Keywords: Asymmetric information, consumer loans, household finances
Abstract: This paper explores the significance of unobservable default risk in mortgage and automobile loan markets.
I develop and estimate a two-period model that allows for heterogeneous forms of simultaneous adverse selection
and moral hazard. Controlling for income levels, loan size and risk aversion, I find robust evidence of adverse
selection, with borrowers self-selecting into contracts with varying interest rates and collateral requirements.
For example, ex-post higher-risk borrowers pledge less collateral and pay higher interest rates. Moreover, there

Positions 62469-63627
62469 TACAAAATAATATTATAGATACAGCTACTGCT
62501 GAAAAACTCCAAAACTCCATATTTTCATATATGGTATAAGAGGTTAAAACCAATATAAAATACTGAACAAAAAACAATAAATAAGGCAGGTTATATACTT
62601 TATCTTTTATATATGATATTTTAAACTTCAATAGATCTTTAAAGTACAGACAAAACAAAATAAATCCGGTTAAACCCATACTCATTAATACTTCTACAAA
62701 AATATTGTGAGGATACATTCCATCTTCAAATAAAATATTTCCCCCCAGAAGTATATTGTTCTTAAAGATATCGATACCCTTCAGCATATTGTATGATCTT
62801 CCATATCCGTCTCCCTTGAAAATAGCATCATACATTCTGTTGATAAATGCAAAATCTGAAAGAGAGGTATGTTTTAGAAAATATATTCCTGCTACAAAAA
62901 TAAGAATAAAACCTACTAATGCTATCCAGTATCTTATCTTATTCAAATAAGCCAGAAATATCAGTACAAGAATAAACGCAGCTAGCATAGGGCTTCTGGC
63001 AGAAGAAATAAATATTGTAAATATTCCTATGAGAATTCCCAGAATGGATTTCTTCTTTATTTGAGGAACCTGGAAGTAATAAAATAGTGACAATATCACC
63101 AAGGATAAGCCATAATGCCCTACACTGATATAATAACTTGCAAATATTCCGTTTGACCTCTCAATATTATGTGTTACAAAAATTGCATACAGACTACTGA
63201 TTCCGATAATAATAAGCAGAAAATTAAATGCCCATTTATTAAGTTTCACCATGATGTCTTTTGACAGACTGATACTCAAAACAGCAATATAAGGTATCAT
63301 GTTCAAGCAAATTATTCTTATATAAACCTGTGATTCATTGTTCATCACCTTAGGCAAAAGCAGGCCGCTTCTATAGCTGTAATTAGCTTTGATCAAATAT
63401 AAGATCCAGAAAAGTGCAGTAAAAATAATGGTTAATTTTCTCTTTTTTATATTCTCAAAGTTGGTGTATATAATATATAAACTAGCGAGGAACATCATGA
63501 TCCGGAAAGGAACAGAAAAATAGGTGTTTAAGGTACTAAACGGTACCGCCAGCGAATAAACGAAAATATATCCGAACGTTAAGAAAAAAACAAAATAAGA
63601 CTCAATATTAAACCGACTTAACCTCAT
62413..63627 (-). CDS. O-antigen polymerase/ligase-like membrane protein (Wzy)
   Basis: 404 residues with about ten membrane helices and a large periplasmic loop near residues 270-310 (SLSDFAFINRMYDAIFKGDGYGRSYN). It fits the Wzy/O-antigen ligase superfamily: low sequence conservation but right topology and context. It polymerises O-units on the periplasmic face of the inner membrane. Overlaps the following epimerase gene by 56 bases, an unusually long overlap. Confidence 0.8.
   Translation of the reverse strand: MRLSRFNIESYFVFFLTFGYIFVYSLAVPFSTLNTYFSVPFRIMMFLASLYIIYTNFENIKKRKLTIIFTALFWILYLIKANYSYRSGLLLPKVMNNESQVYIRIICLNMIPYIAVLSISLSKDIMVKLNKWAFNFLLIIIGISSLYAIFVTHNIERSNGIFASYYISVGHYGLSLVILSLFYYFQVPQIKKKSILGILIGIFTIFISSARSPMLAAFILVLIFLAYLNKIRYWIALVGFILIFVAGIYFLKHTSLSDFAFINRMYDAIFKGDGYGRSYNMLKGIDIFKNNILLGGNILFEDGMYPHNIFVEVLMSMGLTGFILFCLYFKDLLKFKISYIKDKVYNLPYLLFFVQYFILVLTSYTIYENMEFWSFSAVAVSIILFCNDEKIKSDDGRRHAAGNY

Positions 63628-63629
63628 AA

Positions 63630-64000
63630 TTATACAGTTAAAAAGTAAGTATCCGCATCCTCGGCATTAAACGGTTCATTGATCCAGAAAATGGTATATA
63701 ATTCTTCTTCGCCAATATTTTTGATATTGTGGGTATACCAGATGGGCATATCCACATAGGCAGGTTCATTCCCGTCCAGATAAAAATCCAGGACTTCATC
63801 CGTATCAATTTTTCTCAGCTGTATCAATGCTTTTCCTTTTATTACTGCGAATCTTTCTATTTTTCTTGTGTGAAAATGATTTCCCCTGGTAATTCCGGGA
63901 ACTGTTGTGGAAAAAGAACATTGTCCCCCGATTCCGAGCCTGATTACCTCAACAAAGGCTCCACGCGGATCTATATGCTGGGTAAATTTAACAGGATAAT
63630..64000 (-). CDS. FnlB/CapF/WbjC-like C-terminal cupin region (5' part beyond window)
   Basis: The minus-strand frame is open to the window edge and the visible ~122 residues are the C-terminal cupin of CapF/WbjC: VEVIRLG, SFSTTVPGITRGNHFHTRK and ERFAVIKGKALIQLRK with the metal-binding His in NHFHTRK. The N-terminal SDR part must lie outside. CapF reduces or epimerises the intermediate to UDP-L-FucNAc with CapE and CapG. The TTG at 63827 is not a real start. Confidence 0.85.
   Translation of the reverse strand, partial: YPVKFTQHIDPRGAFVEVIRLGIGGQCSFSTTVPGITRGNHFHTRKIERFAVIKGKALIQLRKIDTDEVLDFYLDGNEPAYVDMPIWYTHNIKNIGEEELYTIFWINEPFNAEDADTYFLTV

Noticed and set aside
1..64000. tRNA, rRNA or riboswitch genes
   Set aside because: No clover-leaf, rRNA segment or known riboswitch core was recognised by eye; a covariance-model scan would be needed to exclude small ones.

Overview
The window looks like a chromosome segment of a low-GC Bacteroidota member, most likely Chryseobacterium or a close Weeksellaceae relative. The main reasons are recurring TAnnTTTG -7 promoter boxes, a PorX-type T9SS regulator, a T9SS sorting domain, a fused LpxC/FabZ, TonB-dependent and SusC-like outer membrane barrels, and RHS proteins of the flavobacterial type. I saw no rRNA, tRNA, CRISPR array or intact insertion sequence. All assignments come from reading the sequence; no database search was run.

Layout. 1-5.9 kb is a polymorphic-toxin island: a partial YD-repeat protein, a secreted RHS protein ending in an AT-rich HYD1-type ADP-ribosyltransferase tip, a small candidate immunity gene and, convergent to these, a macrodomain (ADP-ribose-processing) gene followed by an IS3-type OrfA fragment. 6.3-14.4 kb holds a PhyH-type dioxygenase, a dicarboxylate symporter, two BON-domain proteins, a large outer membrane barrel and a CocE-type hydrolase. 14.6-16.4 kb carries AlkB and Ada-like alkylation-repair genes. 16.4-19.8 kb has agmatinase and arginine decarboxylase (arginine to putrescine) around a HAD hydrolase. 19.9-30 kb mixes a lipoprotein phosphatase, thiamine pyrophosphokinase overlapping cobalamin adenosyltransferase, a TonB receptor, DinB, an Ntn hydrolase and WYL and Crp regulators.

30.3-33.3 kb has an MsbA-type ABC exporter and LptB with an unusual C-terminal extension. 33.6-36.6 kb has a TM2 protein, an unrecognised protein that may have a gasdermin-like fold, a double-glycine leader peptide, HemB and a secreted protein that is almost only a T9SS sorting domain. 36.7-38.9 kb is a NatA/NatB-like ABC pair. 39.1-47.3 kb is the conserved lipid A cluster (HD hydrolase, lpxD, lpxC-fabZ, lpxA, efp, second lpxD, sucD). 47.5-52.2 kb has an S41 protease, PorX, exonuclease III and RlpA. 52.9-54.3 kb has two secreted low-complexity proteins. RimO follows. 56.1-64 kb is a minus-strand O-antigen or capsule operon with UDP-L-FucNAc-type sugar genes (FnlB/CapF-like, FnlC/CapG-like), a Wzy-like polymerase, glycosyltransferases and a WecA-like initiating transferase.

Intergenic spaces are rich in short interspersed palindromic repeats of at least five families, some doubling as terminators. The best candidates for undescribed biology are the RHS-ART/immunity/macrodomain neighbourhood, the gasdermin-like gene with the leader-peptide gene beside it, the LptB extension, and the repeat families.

is strongly suggestive evidence of moral hazard such that collateral is used to induce a borrower's effort to
avoid repayment problems. Thus, loan terms may have a feedback effect on behavior. Also, higher-risk borrowers
are more difficult to induce into exerting effort, explaining the counter-intuitive result that higher-risk
borrowers sometimes pay lower interest rates than observably lower-risk borrowers.
Full paper (674 KB PDF)
Home | FEDS | List of 2004 FEDS papers
To comment on this site, please fill out our feedback form.
Last update: February 17, 2004